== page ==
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Wanapum Dam Spillway Project

When a crack in the spillway was discovered, MWH was immediately engaged to help solve the crisis as safely and quickly as possible.

Vantage, WA, USA


In late February 2014, a crack was discovered at the Wanapum Dam Spillway. The project owner, Grant County Public Utility District (District) immediately consulted with Federal Energy Regulatory Commission (FERC), lowered the reservoir, and retained engineering consultants and construction contractors to address the problem.  Through remarkable cooperation between the District, MWH Global, construction contractors, and regulators full operations were restored in March 2015, just over a year after discovery of the crack.

Wanapum Dam Spillway

Project Scope

The extent and orientation of the crack were determined by drilling through the spillway.  Complex numerical computer models were developed to assess the behavior of the monolith, determine applicable potential failure modes, and to evaluate the effectiveness of potential remedies.

Installation of Post-Tensioned Anchors (PTAs) was selected as the preferred method to repair the cracked monolith and to mitigate the potential for cracking in the rest of the spillway.  The solution consisted of thirty-five 61-strand PTA tendons that rank among the higher capacity PTAs in the world and sixty nine PTA bar anchors.


Remarkable cooperation between the District, its engineering consultants, construction contractors, and regulators allowed for design, construction, and regulatory review and approval to advance concurrently, such that full operations were restored in March 2015, just over a year after discovery of the crack.

inches width of crack

feet width of monolith with crack

feet reservoir was lowered for repairs

months from discovery to normal operation

Project Challenge

The main challenge was to return the reservoir to functioning operating levels as quickly and safely as possible. Immediately after discovery of the damage, the water level was lowered to ensure stability while remedial measures were being designed and implemented.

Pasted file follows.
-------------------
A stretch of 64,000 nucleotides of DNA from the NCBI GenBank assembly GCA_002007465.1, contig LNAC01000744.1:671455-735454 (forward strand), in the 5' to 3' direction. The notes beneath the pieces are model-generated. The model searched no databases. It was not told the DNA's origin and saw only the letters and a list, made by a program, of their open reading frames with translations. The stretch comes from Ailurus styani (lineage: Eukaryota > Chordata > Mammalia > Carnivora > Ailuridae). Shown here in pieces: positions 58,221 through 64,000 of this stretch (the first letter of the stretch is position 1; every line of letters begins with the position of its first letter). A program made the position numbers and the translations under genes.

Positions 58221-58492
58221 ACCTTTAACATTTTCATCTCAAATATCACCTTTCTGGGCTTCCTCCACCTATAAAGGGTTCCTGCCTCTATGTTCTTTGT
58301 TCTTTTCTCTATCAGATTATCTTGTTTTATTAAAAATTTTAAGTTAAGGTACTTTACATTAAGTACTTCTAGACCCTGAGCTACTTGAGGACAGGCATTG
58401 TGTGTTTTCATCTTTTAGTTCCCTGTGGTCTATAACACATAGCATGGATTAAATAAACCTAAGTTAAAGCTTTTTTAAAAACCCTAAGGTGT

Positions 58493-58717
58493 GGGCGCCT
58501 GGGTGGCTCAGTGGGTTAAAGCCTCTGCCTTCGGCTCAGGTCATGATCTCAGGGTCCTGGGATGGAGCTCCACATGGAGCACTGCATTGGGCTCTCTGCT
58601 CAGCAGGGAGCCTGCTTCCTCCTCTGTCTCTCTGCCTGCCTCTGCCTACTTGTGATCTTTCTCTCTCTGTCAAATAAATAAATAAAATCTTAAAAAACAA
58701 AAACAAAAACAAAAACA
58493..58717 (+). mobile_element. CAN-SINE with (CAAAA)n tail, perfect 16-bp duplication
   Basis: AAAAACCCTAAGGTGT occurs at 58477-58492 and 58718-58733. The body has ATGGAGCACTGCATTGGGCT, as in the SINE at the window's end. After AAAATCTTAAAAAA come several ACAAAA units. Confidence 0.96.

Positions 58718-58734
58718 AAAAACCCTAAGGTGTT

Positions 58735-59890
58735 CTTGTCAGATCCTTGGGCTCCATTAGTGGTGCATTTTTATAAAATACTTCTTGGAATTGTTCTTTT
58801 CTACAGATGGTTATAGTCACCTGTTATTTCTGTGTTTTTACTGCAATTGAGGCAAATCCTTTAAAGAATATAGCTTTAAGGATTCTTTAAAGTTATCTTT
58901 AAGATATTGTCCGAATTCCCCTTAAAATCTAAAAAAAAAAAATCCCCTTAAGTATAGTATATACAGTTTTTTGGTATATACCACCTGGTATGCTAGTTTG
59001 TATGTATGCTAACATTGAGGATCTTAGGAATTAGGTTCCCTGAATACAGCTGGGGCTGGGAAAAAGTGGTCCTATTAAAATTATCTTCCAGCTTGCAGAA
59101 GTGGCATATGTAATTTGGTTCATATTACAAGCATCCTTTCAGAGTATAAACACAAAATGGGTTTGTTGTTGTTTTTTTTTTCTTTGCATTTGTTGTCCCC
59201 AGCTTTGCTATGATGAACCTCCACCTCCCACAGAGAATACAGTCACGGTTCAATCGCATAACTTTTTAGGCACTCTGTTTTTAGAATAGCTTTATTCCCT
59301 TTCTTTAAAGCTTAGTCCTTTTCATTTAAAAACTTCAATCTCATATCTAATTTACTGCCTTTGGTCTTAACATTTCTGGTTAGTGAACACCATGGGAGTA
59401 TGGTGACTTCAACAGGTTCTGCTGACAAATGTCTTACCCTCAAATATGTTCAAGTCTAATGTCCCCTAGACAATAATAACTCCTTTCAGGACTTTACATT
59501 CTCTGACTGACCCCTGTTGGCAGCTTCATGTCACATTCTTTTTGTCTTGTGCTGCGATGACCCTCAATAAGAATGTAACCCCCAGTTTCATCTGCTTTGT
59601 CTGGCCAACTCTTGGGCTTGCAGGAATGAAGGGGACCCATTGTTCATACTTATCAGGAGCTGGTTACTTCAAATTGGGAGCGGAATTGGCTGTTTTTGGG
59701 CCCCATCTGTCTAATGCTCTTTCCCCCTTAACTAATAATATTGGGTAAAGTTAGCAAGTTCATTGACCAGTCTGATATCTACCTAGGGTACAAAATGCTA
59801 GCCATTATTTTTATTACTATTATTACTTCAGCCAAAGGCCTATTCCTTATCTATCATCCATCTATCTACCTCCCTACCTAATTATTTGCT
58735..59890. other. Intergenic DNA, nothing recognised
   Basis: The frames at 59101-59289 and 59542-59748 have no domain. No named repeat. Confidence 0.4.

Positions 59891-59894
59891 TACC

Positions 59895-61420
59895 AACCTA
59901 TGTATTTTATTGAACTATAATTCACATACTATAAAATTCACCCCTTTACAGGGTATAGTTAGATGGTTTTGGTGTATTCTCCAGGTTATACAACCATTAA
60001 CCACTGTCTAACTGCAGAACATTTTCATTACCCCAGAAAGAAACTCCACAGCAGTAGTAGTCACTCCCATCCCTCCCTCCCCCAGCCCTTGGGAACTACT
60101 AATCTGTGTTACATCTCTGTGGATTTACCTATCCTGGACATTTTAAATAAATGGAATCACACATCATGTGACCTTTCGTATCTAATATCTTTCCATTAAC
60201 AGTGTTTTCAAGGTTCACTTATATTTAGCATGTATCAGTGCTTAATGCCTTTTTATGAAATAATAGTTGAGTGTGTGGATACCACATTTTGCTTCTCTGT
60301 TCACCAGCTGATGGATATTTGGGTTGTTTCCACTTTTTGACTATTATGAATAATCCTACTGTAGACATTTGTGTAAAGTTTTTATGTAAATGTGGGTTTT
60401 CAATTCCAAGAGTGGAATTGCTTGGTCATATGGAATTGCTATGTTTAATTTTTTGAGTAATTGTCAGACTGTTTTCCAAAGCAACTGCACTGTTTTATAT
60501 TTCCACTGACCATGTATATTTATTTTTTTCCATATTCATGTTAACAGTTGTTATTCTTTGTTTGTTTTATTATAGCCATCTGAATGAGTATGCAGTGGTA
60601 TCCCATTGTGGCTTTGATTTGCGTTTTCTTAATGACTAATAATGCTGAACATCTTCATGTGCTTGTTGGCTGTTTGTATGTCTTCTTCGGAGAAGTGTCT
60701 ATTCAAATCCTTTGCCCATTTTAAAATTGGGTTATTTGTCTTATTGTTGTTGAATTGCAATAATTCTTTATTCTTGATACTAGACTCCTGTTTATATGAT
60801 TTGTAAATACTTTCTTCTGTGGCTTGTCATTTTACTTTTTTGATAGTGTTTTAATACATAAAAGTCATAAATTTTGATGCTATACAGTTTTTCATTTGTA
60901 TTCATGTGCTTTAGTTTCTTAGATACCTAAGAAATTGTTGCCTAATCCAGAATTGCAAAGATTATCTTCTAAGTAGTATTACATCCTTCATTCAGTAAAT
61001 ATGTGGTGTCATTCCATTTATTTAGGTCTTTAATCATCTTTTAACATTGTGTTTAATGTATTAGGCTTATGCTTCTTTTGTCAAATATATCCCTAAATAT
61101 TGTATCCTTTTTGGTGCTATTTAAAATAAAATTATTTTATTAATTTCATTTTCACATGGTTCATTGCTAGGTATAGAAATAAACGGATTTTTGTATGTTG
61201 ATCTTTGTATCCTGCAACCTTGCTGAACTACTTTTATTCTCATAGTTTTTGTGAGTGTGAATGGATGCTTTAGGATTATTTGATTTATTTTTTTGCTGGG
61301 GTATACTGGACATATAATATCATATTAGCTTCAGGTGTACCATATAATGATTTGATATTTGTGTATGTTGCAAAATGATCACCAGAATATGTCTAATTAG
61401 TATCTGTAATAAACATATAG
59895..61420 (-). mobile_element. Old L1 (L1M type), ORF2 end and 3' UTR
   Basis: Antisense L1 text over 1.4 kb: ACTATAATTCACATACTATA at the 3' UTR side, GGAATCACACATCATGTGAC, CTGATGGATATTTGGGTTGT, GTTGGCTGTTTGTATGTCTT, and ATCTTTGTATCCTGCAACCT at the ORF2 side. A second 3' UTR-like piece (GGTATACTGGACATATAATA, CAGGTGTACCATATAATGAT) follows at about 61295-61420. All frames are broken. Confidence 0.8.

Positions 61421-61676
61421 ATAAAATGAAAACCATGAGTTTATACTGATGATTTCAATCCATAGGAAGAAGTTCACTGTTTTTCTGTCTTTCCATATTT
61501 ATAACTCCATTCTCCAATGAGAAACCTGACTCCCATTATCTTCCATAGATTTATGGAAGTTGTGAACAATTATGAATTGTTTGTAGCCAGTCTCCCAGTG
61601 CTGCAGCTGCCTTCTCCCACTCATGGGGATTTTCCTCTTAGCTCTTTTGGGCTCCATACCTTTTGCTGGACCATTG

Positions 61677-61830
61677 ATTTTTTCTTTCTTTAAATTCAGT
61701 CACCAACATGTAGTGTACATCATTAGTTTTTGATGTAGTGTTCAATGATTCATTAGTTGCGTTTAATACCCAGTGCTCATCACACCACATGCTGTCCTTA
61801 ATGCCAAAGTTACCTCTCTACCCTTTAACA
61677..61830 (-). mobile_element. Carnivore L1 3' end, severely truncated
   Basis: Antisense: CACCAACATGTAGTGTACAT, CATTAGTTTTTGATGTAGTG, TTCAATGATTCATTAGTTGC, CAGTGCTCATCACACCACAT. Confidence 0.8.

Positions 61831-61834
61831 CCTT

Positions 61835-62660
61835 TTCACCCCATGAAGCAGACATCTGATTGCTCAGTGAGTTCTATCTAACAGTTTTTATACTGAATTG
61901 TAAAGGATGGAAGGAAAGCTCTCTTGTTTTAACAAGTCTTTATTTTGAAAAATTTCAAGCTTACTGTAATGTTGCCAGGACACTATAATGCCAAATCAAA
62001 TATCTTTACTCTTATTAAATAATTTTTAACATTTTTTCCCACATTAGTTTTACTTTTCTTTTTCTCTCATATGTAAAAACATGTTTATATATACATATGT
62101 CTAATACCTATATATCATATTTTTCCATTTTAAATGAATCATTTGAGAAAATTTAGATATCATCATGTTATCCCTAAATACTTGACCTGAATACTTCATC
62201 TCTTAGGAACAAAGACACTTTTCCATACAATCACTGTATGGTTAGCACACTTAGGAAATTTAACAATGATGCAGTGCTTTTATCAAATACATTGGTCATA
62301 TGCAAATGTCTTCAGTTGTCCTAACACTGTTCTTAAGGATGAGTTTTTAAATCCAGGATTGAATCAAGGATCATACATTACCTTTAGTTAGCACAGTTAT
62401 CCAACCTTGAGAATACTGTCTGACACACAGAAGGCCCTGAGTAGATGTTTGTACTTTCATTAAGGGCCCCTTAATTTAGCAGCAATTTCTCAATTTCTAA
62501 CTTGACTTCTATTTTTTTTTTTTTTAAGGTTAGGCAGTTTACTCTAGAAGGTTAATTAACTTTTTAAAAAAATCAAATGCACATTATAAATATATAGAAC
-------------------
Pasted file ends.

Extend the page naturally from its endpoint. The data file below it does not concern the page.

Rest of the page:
Installation of Post-Tensioned Anchors (PTAs) to repair the cracked monolith and to mitigate the potential for cracking in the rest of the spillway required precise drilling to avoid critical features within the spillway structure.

Project Solution

The first remedial action taken was to drill vertical drains through the ceiling of the spillway gallery to provide pressure relief for the lift joints above the gallery. More than 100 lift joint drains were installed in the spillway monoliths. This work was followed by the installation of PTAs in the piers and ogee sections of the spillway. The PTA installation was sequenced to allow an intermediate pool raise in November 2014 where the reservoir level was increased from El. 545 to El. 562 (17 feet) in an effort to reduce operational impacts to the mid-Columbia river system, return the fish ladders to normal operations and protect culturally sensitive sites along the reservoir shoreline.

PTA tendons

strands in each tendon

feet length of longest PTA tendon

average weight, in lbs., of each PTA tendon

This project has been recognized by Engineering News Record (ENR) as the Northwest’s Best Project of the Year for 2015 in the Energy/Industry category.

Read the ENR Project Award here.

“MWH has been the District’s dam safety consultant since 2010 and has served the District well in that regard. In dealing with the 2014 dam safety incident at Wanapum Dam, MWH has been the Engineer-of-Record and provided the technical background, expertise and regulatory compliance experience necessary to help the District work through a tough rehabilitation project. MWH has been collaborative and responsive to our needs.”

Dave Mishalanie

Dam Safety Supervisor, Grant County Public Utility District